Graduates choosing retailing employers are fortunate, Ms Tyzack says, because 'you can go and sample what it's like, visit half a dozen, see the 'customer interface', talk to people working there and ask to meet management staff'.

Organisations offering education and training courses relevant to retailing are listed in Careers in Retailing (fourth edition 1993) by Loulou Brown (Kogan Page).

ED WALKER graduated from Sheffield Business School in 1992 with a degree in International Business with Spanish. He is a commercial management trainee with Marks & Spencer in Birmingham and hopes to manage his own branch in five to eight years.

'I'd worked part-time with Marks & Spencer during my college years, so had an insight into the business. It just captured me in terms of training and career development, and Marks & Spencer itself appealed to me as a quality company.' His degree course included a year working in Madrid on a project for a leading retailer. On graduation he inquired about joining Marks & Spencer in Spain, but it recommended building up a basic knowledge of the British retail business first.

The training programme has three stages. 'The first 10 to 12 months involves commercial attachments on the sales floor. During this stage you become a supervisor of a section or department. I started on menswear and then foods. The important thing is learning by doing the job.'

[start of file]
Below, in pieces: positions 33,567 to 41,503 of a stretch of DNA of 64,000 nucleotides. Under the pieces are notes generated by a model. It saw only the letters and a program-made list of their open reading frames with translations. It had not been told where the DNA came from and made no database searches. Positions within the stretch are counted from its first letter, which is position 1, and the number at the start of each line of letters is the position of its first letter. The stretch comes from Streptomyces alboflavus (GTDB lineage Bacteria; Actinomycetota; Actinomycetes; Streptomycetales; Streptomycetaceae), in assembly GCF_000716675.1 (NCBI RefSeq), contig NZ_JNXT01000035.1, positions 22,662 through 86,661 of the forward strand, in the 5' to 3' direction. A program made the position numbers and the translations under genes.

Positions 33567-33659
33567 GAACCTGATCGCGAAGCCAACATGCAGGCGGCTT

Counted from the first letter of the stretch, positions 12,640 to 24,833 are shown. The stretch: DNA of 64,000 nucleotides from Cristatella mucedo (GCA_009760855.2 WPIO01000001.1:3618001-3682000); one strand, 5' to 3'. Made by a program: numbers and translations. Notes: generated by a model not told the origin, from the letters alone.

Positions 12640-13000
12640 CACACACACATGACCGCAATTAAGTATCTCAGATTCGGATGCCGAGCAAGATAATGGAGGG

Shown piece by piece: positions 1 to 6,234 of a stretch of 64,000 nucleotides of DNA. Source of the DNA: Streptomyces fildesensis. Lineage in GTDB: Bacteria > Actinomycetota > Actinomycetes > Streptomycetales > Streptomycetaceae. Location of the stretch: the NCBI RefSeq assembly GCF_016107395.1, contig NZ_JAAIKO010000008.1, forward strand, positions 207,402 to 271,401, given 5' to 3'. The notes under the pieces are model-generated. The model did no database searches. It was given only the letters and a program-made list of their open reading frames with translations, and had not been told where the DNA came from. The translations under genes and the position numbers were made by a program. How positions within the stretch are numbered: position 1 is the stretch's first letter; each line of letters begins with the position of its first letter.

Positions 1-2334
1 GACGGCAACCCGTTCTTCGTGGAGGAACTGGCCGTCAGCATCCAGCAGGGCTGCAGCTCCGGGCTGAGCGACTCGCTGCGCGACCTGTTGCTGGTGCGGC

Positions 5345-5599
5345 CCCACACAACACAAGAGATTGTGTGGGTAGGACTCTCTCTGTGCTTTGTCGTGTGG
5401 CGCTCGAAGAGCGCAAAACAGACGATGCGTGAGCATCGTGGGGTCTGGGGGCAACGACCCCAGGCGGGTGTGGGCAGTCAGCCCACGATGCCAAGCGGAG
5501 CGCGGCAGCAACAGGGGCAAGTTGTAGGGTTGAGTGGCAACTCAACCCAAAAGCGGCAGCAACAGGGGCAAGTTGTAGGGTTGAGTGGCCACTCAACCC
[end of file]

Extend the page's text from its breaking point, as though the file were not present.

The programme includes formal courses. This week Mr Walker is on a management skills development course in Melton Mowbray. He will soon start stage two of his programme, which lasts four to six months.

'After attachment to an assistant manager, I'll become responsible for an area of the store as an assistant manager. For stage three, I'll have a week or so on attachment with a commercial manager, an admin manager and a personnel manager.' He can then expect his first appointment as an assistant manager.

'The job satisfaction and the pace of retailing are the most rewarding things. You can have an idea, put something into action and see the results immediately.'

(Photograph omitted)

PROMOTED VIDEO